In theory, Argentine law obliges the drivers of motorcycles and scooters to wear protective helmets but nothing, apparently, obliges them to wear them on their heads - it’s not uncommon to see riders loop them over their elbows. I estimate compliance at less than one percent, and the provincial police appear to have zero interest in enforcement.

Yet it’s not solitary adult bikers that concern me so much as poor families who have scraped together enough money to buy an underpowered motor scooter that they use to get around town - I have often seen a family of four or five, with babes in arms, careening through town with no head protection whatsoever. Given their precarious equilibrium, a major tragedy is only a small oil slick away, as they could easily tumble in front of my - or your - oncoming car.

Some of these drivers are not even licensed - one Catamarca transit policeman told me that it’s common for fathers to give their daughters a scooter for their quinceañera (15th birthday) celebration. In one recent case, the result was an immediate traffic fatality well before the daughter had reached driving age. When someone’s simultaneously texting on a cell phone, as depicted here, the hazard is even greater.

What explains the failure to enforce the law? It’s complicated, but there are also many junk cars, highway hazards that could not possibly pass any technical inspection because of missing headlights and other defects, that are nevertheless on the road. The usual explanation is that federal and provincial governments would rather keep “social peace” than enforce laws that may “discriminate” against poorer people. In reality, though, this endangers those very people the law supposedly exists to protect. It’s also bewildering, of course, that so many riders seem to have so little regard for their own - and their children’s - personal safety.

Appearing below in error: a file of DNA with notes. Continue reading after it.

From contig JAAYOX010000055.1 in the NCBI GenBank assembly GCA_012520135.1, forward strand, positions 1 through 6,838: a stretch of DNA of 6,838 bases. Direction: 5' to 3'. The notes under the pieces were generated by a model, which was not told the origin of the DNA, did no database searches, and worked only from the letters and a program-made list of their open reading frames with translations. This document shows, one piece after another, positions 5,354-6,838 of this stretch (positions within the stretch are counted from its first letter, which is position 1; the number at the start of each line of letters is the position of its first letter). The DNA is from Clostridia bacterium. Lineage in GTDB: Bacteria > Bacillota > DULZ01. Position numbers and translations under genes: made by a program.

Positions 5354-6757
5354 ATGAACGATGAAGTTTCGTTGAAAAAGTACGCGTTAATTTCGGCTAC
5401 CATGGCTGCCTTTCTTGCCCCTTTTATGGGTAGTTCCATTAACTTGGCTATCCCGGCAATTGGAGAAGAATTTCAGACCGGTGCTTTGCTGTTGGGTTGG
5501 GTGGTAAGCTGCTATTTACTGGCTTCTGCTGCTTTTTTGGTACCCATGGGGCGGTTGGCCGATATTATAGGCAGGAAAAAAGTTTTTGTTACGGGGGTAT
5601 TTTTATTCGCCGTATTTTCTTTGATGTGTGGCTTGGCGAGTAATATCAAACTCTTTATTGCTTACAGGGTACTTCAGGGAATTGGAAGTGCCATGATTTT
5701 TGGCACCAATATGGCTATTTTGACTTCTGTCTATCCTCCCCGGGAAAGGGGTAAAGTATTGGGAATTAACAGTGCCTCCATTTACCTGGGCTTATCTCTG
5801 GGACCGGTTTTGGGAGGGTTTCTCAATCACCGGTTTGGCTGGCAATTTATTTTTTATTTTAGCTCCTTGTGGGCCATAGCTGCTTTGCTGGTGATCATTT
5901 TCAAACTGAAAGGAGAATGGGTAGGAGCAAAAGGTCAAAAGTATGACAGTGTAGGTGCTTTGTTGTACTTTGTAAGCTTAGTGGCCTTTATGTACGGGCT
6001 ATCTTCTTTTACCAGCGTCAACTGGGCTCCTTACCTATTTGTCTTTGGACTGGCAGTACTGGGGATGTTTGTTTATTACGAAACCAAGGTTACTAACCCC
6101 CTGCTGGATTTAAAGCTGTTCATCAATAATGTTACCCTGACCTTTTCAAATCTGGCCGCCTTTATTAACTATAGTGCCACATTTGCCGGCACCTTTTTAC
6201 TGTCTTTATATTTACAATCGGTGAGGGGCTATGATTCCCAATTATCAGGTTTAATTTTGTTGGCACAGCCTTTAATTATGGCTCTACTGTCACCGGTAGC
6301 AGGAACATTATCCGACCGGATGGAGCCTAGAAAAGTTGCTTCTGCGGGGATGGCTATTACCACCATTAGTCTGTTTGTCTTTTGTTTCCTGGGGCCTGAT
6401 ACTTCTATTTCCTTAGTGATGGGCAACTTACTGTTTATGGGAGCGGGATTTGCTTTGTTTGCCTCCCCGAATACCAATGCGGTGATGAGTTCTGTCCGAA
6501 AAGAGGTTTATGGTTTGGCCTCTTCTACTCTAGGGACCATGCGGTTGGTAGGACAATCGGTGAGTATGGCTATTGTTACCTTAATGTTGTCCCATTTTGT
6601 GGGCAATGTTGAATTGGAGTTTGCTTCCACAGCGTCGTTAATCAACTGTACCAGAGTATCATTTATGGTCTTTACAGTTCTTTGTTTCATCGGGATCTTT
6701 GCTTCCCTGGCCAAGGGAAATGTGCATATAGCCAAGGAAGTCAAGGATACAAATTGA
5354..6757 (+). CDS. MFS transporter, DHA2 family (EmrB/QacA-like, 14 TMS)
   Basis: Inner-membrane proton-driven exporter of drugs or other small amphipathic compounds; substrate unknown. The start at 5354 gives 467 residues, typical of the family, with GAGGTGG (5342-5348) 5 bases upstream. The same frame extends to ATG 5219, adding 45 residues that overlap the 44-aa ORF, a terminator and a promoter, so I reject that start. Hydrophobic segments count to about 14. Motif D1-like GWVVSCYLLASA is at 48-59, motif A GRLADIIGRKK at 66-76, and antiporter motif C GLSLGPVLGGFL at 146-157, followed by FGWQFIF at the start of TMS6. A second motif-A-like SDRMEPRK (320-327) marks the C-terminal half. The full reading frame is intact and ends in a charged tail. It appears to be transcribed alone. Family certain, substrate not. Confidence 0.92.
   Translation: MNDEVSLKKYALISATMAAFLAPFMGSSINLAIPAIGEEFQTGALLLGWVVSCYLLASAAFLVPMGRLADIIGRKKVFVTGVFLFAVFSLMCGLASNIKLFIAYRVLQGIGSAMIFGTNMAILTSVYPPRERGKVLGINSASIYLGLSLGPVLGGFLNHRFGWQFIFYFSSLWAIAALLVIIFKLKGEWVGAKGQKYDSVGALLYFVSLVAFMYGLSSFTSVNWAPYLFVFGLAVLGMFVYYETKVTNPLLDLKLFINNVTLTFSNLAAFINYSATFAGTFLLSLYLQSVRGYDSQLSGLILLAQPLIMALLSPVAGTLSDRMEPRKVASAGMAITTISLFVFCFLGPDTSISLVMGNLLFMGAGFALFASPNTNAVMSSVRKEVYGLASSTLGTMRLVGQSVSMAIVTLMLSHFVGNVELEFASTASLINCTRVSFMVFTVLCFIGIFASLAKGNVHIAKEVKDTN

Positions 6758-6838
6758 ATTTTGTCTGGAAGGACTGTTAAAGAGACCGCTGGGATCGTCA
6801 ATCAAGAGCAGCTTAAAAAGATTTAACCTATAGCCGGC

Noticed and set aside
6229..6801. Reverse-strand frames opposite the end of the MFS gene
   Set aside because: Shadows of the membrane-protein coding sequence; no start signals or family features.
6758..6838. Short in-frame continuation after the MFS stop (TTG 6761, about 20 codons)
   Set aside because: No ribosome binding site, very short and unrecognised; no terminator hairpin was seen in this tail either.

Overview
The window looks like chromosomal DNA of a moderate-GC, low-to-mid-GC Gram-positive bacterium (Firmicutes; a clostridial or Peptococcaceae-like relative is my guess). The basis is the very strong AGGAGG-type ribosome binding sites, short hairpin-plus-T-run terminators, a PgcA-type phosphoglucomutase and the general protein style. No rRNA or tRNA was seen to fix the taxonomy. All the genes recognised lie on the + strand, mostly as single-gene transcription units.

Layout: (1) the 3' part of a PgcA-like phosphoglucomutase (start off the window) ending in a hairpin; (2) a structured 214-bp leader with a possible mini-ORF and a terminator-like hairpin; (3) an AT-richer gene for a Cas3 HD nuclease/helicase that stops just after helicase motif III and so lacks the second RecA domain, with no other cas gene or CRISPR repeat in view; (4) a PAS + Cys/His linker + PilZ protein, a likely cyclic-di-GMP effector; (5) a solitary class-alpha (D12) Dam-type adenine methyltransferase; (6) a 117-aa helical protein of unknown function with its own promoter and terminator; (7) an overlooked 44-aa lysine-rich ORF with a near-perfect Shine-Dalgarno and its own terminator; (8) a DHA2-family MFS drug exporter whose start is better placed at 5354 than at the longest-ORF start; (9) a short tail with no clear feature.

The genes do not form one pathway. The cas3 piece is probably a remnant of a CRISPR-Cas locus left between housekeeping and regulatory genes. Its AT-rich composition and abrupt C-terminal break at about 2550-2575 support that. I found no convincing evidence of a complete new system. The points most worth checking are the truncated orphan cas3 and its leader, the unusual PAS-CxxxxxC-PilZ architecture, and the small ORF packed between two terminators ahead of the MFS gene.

In fact, in the city of Buenos Aires, the police have taken to confiscating motorcycles whose riders are not wearing helmets. The provincial capital of Jujuy has taken a different tack - a municipal ordinance now decrees that gas stations may not sell fuel to a helmetless rider, but this of course has many loopholes: “María, why don’t you and the kids stay here while I go around the block to fill the tank?”

Friday, December 11, 2009

Ethical Travel: Argentina & Chile Score High

According to a recent press release from Ethical Traveler, an organization headed by my Oakland neighbor Jeff Greenwald, both Argentina and Chile figure among the ten most ethical destinations for world travelers in 2010. Given where these countries would have figured 30 years ago, when both were under vicious military dictatorships, this is a welcome development though, in the following paragraphs, it will be apparent that the analysis is not quite so simple.

Ethical Traveler arrived at its evaluation by compiling information on each country’s records on environmental conservation, social welfare, and human rights, from sources such as the Yale Center for Environmental Law & Policy, UNICEF, Amnesty International, and Freedom House. Specific items taken into account include forestry practices, child mortality rates, and freedom of the press. Admitting that these standards alone are not enough to make a destination appealing, the release adds that each of the countries in question “boasts wonderful opportunities for the traveler - opportunities to experience nature at its most pristine, and to interact with local people and cultures in a meaningful, mutually enlightening way.”